Debate 2: Obama vs McCain

October 7, 2008

Personality and language are consistent across time and context.  The ways that Obama and McCain used language in the second debate were remarkably similar to the ways they used language in the first debate.  The bottom line continues to be that McCain is more socially connected, impulsive, and emotionally honest whereas Obama comes across as smarter, more cognitively complex, and more emotionally calm and detached.

Using the LIWC computer program, the numbers that came up are:

Category   Examples   Obama       McCain Interpretation
Word count   7111 6520  * Obama talks more
Words per sentence   17.78 14.78  * Obama longer sentences
Big words (over 6 letters)   17.17 17.88    
Personal pronouns   9.60 11.15  * McCain more personal in general
   1st person singular I, me, my 2.03 3.24   ** McCain more personal
   1st person plural We, our 4.11 4.02    
   2nd person You, yours 1.95 1.83    
   3rd person singular He, she, her 0.56 0.77    
   3rd person plural They, them 0.96 1.30    
Indefinite pronouns It, those 7.88 6.72 * Obama more vague
Articles A, the 6.17 5.98    
Verbs Walk, went 17.45 17.07    
Auxiliary verbs Is, have 11.08 10.66    
   Past tense Was, gave 3.29 2.75    
   Present tense Am, is 12.36 11.89    
   Future tense will 0.84 1.50  * McCain more future oriented
Common adverbs Very, really 4.67 3.63  * Obama more “flowery”
Prepositions To, for, of 13.80 13.28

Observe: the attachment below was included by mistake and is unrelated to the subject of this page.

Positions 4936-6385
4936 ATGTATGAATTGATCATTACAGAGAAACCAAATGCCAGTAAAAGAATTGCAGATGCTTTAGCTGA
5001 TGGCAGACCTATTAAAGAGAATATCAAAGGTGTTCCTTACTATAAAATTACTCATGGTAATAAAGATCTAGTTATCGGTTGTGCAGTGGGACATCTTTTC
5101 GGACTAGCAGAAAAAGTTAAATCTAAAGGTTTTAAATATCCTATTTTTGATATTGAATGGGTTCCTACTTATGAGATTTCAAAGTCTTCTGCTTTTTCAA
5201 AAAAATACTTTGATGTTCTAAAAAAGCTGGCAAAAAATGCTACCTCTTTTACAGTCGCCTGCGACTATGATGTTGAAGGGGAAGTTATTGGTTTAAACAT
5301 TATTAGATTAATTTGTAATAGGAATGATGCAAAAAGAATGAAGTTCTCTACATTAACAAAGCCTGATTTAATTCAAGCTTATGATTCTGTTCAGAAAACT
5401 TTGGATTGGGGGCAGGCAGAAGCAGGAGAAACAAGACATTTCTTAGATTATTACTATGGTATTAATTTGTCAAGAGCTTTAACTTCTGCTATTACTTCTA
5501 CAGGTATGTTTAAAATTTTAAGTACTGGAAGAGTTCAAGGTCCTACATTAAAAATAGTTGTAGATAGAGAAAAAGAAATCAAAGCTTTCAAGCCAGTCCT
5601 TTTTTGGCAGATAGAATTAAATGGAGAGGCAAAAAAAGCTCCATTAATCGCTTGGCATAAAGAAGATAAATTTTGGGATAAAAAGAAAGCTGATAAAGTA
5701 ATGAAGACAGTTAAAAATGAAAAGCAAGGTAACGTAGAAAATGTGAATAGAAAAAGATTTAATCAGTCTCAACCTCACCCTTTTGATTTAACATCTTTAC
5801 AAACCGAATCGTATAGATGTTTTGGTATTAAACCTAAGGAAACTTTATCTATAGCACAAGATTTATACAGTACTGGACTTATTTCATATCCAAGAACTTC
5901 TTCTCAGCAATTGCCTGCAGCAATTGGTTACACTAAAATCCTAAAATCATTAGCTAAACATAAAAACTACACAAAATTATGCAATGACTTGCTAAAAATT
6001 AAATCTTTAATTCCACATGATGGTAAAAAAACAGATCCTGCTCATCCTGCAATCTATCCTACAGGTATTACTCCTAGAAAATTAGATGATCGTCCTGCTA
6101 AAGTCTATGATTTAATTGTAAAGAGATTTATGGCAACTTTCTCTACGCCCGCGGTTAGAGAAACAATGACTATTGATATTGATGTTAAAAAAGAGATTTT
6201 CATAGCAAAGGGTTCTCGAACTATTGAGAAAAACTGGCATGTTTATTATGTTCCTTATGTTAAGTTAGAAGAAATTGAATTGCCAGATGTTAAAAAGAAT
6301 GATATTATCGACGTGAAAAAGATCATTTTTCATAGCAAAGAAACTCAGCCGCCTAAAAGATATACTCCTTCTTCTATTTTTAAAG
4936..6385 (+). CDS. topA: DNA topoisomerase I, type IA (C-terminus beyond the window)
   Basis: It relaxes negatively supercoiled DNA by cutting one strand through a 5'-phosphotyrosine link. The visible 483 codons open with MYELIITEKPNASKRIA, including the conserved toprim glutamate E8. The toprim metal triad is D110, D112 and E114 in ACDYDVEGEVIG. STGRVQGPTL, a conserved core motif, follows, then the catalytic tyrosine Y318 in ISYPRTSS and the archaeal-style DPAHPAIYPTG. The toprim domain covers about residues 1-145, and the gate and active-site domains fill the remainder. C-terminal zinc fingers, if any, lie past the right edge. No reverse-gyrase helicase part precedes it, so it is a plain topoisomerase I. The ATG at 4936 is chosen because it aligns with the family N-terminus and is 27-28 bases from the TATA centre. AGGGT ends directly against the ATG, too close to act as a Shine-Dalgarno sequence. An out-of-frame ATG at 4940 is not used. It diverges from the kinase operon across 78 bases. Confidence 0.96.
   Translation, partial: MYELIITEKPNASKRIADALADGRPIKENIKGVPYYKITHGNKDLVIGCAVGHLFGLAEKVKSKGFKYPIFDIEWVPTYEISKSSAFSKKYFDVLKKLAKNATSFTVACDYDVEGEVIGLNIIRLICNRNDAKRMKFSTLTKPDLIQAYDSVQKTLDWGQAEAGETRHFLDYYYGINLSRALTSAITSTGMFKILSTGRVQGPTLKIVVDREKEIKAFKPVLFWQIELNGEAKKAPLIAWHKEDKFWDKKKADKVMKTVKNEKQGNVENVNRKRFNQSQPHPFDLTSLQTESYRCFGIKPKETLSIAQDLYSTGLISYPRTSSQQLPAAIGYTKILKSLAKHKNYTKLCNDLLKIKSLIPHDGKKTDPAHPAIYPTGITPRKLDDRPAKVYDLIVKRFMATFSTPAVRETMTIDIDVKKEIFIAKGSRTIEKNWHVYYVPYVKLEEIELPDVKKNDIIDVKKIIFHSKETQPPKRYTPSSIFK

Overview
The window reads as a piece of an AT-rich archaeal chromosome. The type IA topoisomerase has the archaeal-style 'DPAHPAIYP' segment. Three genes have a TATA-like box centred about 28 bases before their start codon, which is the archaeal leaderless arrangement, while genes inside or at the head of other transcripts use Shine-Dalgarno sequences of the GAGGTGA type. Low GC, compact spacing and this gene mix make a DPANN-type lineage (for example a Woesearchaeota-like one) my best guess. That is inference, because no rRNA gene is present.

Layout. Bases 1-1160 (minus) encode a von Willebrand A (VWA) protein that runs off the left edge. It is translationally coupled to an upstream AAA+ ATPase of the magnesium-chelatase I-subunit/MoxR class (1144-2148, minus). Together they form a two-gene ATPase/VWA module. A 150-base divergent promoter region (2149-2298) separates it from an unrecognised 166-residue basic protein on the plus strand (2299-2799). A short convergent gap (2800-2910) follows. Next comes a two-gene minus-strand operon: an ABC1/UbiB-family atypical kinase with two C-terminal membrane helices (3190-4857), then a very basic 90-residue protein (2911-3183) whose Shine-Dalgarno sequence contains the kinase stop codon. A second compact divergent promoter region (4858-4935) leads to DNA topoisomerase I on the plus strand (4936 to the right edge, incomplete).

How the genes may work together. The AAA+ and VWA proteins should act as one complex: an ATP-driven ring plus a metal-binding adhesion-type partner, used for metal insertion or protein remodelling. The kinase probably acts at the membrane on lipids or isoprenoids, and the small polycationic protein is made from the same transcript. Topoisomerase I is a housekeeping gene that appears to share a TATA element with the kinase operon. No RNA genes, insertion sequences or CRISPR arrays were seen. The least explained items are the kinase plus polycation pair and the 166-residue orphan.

Conjunctions And, or, whereas 7.21 7.56    
Negations No, not, never 1.74 1.35  * Obama censoring himself; McCain more impulsive
Quantifiers Much, few 2.59 2.78    
Numbers Six, 12 1.95 1.23    
Social references Friend, we, talk 11.18 11.78    
Overall emotion words Happy, hurt, kill 5.20 6.33 * McCain more more emotional
  Positive emotions Happy, nice 3.78 4.49 * McCain more positive
  Negative emotions Sad, nasty, bad 1.48 1.99 * McCain more negative
      Anxiety, fear Worry, scared 0.21 0.31    
      Anger Angry, hate 0.53 0.84    
      Sadness Depressed, cry 0.17 0.18    
Cognitive mechanisms Think, should 18.39 19.49 * McCain more social thinking
   Insight Realize, know 2.01 2.27    
   Causal Because, reason 2.48 1.67  * Obama more causal reasoning
   DIscrepancy Would,could 1.73 1.47    
   Tentative Maybe, perhaps 2.21 2.12    
   Certainty Absolute, certainly 1.43 1.66    
   Inhibition Blocked, stop 0.75 0.94    
   Inclusive words With, and 6.37 7.81 ** McCain over inclusive
   Exclusive words Except, but 2.88 2.29  * Obama more cognitively complex
Relativity Times, going, over 13.02 12.01 *  
   Motion Went, fly 2.52 2.10    
   Space Area, under 6.09 5.92    
   Time Hour, clock 4.15 3.96    
Content Categories          
Work Job, paycheck 3.68 3.44    
Achievement Try, succeed 2.94 2.79    
Leisure Games, tv 0.38 0.25    
Home Garage, yard 0.32 0.48    
Money Cash, debt 2.66 2.15    
Religion God, church 0.11 0.05    
Death Dead, cemetery 0.18 0.18    

The numbers refer to the percentage of total words.  So, for example, 3.24% of all of McCain’s words were 1st person singular pronouns.  These numbers were generated by the LIWC text analysis program (see


8 Responses to “Debate 2: Obama vs McCain”

  1. Yitai Says:

    Past study indicated the effect of picturing vote from third-person perspective cause people to be more likely to vote in the presidential election (Libby, Shaeffer, Eibach, & Slemmer, 2007). If this linguistic style can explicitly or implicitly manipulate the voters’ perspective, could it be possible to alter voter’s preference or behavior?